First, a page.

25. The evidence is all around you. How many people in this world even know what a fallacy is? Or why it is important to know and understand how to avoid them? How many people can tell you the difference between an opinion and a fact? How many people can tell you “I feel” makes no difference in a critical thinking argument? Yet that is all we hear from graduates these days.


    Our teachers may mean well, but even they do not understand how ‘dumbed-down’ they are. Our schools have been designed to make compliant drones, not individual thinkers. Dewey even said this was the goal, and he is the architect of modern public education. So, even if they ‘think’ they are teaching critical thinking, it is more likely our teachers are just furthering the indoctrination of drones.

    I have several degrees, and it was not until I took and found I have a great knack for logic that I woke to what had been done to me. Since that time, I have had to work to un-do the indoctrination that had been instilled in me. So I know what I am talking about. Look for my posts on education on and They may help, because the evidence exists and I have presented it 🙂


  26. No, it does not. What this post does is create a straw man argument that is designed to stuff people in a desired corner regardless of objective fact. I have a better definition because I use the ones that the creators of each political philosophy use for them. ‘Liberal” today means Progressive, which is the American form of Marxism/Communism/Fascism. I am a “Classic Liberal,” which is what many modern liberals think they are, but are not.

    “Conservative” means to hold to what you have, so a modern ‘Liberal” can still be a conservative at the same time. Burke — the founder of the philosophy — said so. To tell the guy who made it he does not know what he made is the height of arrogance. But the modern “Conservative” has a lot more in common with the modern “Liberal” than with the Classic Liberals of our founding.

    Try looking into your history — and by that, I mean read what the men who actually did this said, not what the historians say they said. BIG difference. 🙂


  27. josephurban says:

    I think it may do so. But in the end it is the SCOTUS that has the final say as to how far the 9th and 10th amendments apply. I think that when push comes to shove the Constitution says whatever the SCOTUS decides it says. I may not like many of the rulings this SCOTUS but I don’t see any other way of resolving these legal issues.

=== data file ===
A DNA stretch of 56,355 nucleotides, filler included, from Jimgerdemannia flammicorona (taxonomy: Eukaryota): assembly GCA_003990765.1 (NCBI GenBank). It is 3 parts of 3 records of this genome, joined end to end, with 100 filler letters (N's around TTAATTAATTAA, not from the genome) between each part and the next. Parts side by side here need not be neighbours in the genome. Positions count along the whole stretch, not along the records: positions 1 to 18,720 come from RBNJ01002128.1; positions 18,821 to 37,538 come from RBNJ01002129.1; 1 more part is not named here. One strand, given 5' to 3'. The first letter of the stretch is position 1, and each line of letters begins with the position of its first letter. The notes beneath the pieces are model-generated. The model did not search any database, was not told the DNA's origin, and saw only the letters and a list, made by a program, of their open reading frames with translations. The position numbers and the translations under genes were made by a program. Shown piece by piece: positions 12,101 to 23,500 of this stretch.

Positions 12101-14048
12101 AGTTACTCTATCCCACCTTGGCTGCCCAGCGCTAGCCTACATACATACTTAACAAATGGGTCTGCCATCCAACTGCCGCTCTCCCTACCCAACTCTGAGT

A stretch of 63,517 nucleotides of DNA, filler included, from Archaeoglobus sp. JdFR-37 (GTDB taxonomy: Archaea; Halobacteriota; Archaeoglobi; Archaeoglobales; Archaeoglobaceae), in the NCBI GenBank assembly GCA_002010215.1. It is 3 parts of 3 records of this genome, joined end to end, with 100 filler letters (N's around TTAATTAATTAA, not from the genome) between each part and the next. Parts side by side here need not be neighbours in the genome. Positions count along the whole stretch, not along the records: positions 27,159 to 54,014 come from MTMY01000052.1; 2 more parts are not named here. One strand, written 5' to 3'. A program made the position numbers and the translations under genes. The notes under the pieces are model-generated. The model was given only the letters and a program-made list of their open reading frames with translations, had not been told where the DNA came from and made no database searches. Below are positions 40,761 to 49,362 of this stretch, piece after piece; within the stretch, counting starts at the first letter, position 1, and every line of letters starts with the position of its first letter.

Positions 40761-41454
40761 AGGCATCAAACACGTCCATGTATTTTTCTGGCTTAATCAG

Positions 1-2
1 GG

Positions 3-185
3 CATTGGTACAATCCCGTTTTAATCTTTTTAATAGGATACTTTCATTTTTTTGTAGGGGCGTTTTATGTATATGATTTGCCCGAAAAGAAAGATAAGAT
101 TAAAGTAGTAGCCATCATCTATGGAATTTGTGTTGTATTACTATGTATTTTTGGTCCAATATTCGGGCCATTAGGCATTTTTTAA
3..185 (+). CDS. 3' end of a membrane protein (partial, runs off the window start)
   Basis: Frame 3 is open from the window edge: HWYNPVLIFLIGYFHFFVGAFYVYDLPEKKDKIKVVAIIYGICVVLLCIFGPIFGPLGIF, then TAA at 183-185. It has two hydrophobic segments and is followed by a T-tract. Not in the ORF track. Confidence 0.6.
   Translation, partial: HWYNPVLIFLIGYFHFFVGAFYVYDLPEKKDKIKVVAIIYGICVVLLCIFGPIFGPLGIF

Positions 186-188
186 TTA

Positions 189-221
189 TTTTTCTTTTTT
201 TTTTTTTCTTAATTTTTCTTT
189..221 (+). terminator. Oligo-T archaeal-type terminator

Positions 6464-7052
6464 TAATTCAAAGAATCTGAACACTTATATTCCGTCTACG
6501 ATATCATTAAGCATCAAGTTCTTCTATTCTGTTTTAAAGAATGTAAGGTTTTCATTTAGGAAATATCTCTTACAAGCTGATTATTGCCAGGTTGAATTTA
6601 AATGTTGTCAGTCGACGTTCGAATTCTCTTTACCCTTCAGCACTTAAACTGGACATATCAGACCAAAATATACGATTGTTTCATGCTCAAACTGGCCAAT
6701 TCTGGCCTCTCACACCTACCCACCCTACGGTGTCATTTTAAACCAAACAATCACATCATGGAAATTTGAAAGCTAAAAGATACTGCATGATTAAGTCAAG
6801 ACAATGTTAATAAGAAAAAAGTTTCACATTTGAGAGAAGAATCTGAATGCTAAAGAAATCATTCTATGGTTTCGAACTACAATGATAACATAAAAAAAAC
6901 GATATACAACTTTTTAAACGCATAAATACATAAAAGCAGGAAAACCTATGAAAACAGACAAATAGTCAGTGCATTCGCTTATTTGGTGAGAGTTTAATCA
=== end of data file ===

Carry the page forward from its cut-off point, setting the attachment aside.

28. josephurban says:

    Or perhaps C. Hamilton would have to rethink his ideas about democracy after seeing how modern democracies work. He might have strengthened his opinion or changed his opinion based on new knowledge.
    And this is a problem whenever we try to get into the minds of folks in the past. All of us are largely creatures of our times. It is difficult to judge ideas unless we keep that in mind.


  29. josephurban says:

    I respect your opinion but you really have not provided what I would consider evidence. I have no ideas what school district you have studied but the 5 schools I have been associated with have all emphasized critical thinking skills as a fundamental goal of education. At least in NY state. That type of education is reflected in the state testing (which I agree is inadequate). And that has been the case in the Regents programs and AP programs for over 35 years. Of course, not all students thrive or desire the challenges of a solid education but that does not mean that the schools are not providing opportunities . I am curious as how you were indoctrinated ? Was it in NY state?


  30. josephurban says:

    In what sense are modern liberals, or progressives, Marxists or communists? Can you name some specific individuals who you would place in the category of Marxist or communist?


  31. ‘Opinion?’

    It is fact. The fact that you think the definition has been provided in this post and yet you still do not see and understand that it is equivocation and straw man is all the proof necessary to support my argument — especially since you claim that NY has been teaching critical thinking for over 35 years.